Vowing to take it to the people, Warehouse Workers for Justice hit the streets of Joliet on Monday to encourage people to get vaccinated against COVID-19.
I went with one group as they knocked on doors in a section of the Reedwood neighborhood.
It was a worthwhile effort, butIt didn’t take long to realize the problem with this approach.
I’ve had the same problem knocking on doors for news stories on a weekday.
Not many people answer their doors these days when someone comes a-knockin’.
“It definitely could have went better,” Roberto Clack, executive director for Warehouse Workers for Justice, said Thursday when I asked him how it went.
“We did reach some people though,” Clack said. “We had some decent conversations. Probably doing this on the weekend is going to work better.”
There are many reasons people don’t answer doors on weekdays.
One is that no one may be in there. Working couples, single-parent families, childless households, and more people living alone all are factors that decrease the likelihood of anyone being home when you knock on a door.
The odd thing is that there are so many cars, trucks and other vehicles in the driveways giving the impression someone is in there.
But vehicles in the driveways can be deceiving, too. While there may be fewer people in households, those who are there have lots of vehicles.
I grew up in a four-member family with one car for most of my childhood, and that was even when my mom was working outside of the home.
Still with no cars in the driveways, there were always kids running around the houses, front doors open, and many moms home to answer the door when someone came knocking.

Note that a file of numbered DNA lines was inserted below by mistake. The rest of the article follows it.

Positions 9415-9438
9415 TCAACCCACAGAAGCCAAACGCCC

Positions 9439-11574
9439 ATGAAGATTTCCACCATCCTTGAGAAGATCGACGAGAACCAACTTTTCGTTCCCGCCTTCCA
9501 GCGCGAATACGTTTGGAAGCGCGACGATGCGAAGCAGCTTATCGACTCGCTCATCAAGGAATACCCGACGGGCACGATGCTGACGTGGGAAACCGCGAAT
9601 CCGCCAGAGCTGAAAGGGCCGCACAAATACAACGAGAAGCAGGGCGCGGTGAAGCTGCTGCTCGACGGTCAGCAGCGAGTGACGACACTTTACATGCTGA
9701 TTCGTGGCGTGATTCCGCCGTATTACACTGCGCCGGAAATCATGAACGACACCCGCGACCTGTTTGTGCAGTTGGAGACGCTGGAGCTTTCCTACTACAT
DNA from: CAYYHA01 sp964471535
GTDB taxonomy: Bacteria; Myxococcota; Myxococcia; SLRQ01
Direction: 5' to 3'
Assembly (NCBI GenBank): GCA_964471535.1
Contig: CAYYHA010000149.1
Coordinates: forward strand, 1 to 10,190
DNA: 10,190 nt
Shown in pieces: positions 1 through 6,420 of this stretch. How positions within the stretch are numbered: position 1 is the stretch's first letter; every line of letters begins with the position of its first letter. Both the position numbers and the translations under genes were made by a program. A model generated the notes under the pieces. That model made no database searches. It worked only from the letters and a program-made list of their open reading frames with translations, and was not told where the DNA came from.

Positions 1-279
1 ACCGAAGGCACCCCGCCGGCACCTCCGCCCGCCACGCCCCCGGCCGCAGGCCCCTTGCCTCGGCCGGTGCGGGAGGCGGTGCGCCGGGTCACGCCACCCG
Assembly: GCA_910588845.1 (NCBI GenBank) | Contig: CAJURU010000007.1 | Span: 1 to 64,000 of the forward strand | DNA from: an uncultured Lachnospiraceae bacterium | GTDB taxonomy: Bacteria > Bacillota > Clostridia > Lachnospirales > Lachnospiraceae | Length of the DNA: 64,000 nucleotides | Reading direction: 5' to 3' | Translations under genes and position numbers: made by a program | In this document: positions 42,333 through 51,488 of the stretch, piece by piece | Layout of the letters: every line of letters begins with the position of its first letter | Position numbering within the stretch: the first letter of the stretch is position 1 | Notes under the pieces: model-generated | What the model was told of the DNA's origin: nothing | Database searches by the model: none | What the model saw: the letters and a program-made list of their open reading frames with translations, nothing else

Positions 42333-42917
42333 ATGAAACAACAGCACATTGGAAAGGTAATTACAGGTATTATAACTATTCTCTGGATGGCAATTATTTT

I was surprised one summer at how receptive people were as I went door-to-door during a very short career as a teenaged Fuller Brush salesman.
Those front doors are seldom open anymore. If anyone is home, they’re likely wary of anyone who comes knocking.
I suspect a lot of people are home when I go door-to-door seeking information for stories but unwilling to open the door to find out what I want.
These days, it seems like anyone you don’t know who is knocking on your door or calling you on a land-line phone is likely to have a scheme to swindle or at least connive you out of your money.
Which brings me to another point.
Our world is so rife with fraud these days that we’ve become accustomed to it.
Charles Dickens wrote of the days when highwaymen were so prevalent in old England that a traveler took to the road with the expectation of facing a robber.
Our highways may be generally safer than those of merry old England.
It’s our front doors and phones that we have to worry about.